“In terms of the products found in shops, there’s virtually no evidence to support the claims made for a lot of them.” Harry Sumnall, Professor in Substance Use at Liverpool John Moores University
However, it also notes that this research is still in the early stages, and that more studies are needed before conclusions can be drawn on whether CBD is effective.
A 2018 report by the World Health Organization suggested that CBD may help treat symptoms relating to conditions such as cancer, Parkinson’s disease, multiple sclerosis (MS), anxiety, depression, insomnia and Alzheimer’s disease.
What is CBD used for?
CBD is the latest health craze to sweep the high street, with claims it can help everything from chronic pain and inflammation to anxiety. But what is CBD, and can it really help the heart? Emily Ray finds out.
Some of this work is still in animals, and much more research is needed before we can definitively say that CBD can help in this area.
CBD’s popularity has been given a boost by the fact that two CBD-containing medicines have been approved for prescription use by the NHS in England: Epidyolex, which has been found to reduce the number of seizures in children with severe epilepsy, and Sativex, which contains a mixture of CBD and THC, and is licensed for treatment of muscle stiffness and spasms in people with MS.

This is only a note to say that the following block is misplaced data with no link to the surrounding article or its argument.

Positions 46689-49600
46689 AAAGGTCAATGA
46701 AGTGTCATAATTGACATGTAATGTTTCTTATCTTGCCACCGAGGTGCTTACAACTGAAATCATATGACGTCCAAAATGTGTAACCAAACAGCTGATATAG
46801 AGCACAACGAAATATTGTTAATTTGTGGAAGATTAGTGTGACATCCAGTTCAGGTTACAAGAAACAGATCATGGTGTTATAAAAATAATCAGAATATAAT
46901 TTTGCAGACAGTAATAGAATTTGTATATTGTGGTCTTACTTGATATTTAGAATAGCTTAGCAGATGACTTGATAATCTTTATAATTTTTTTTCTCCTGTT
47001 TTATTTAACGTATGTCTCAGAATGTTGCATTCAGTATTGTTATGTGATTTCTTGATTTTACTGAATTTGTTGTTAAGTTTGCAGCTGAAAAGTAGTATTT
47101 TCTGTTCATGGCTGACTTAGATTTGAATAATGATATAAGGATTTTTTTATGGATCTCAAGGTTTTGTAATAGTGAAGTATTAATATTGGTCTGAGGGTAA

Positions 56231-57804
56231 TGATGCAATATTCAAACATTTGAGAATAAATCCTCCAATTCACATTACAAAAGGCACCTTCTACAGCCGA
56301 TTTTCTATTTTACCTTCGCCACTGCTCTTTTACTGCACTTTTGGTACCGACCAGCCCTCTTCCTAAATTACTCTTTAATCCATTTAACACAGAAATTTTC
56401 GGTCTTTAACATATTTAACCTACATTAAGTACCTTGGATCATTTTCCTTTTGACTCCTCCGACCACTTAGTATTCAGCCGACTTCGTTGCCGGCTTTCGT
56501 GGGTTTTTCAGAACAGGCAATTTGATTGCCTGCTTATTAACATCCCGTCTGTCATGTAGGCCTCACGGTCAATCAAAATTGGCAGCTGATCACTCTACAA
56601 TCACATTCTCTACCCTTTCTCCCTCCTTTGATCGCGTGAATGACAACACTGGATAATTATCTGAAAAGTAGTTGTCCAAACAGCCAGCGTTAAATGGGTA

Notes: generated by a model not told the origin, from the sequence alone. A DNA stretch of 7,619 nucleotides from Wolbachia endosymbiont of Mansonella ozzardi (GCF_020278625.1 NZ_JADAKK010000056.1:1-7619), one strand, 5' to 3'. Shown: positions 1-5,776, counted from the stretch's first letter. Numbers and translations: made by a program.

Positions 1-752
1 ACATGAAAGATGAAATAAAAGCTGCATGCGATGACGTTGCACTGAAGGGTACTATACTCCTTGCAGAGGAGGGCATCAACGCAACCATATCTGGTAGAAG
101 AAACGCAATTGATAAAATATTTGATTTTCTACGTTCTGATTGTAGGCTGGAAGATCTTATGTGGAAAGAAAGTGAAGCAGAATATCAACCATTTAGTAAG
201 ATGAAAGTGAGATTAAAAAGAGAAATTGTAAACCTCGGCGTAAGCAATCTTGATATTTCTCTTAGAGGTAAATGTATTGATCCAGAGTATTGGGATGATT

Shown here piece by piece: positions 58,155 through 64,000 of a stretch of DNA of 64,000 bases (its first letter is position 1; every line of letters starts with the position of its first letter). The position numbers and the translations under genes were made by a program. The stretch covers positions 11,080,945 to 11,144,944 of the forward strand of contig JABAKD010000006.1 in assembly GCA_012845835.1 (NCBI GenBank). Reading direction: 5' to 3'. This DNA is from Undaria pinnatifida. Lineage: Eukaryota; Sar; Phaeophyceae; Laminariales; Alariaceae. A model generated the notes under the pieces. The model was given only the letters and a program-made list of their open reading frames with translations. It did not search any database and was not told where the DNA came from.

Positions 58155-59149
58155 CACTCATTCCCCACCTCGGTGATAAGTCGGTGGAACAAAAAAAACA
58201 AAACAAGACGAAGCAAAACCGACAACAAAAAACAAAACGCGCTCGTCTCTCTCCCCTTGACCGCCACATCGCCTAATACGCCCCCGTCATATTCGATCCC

The choice of CBD products has exploded recently: you can buy oils, capsules, muscle gels, sprays and oral drops, as well as beer, tea, sweets, hummus and even CBD-infused clothing.
Hempseed oil has a very interesting polyunsaturated fatty acid composition, Fernández-Arche told Reuters Health in an email, because it has an optimal omega-6 to omega-3 ratio of about 3 to 1.
Fernández-Arche said, however, that her team is studying “the effect of the intake of this oil and this effect on the stress induced in animals, and the preliminary results are very promising.”
He noted that hempseed oil contains less oleic acid than other heart-healthy oils, such as olive or canola oil, but added that studies on animals indicate hempseed might reduce the clotting of blood platelets that lead to heart attacks.
“C. sativa L., an annual herbaceous plant, is known by its long, thin flowers and spiky leaves. The plant is considered to be native of western and central Asia and has also been cultivated commercially in Europe and in parts of China, Japan, Canada, and the United States,” write Maria Angeles Fernández-Arche, a pharmacology researcher at the University of Seville, and her colleagues.
A high ratio of polyunsaturated to saturated fats has been linked to reductions in cholesterol levels and atherosclerosis, so the proportions seen in hemp oil have the potential to help prevent heart disease, the researchers write.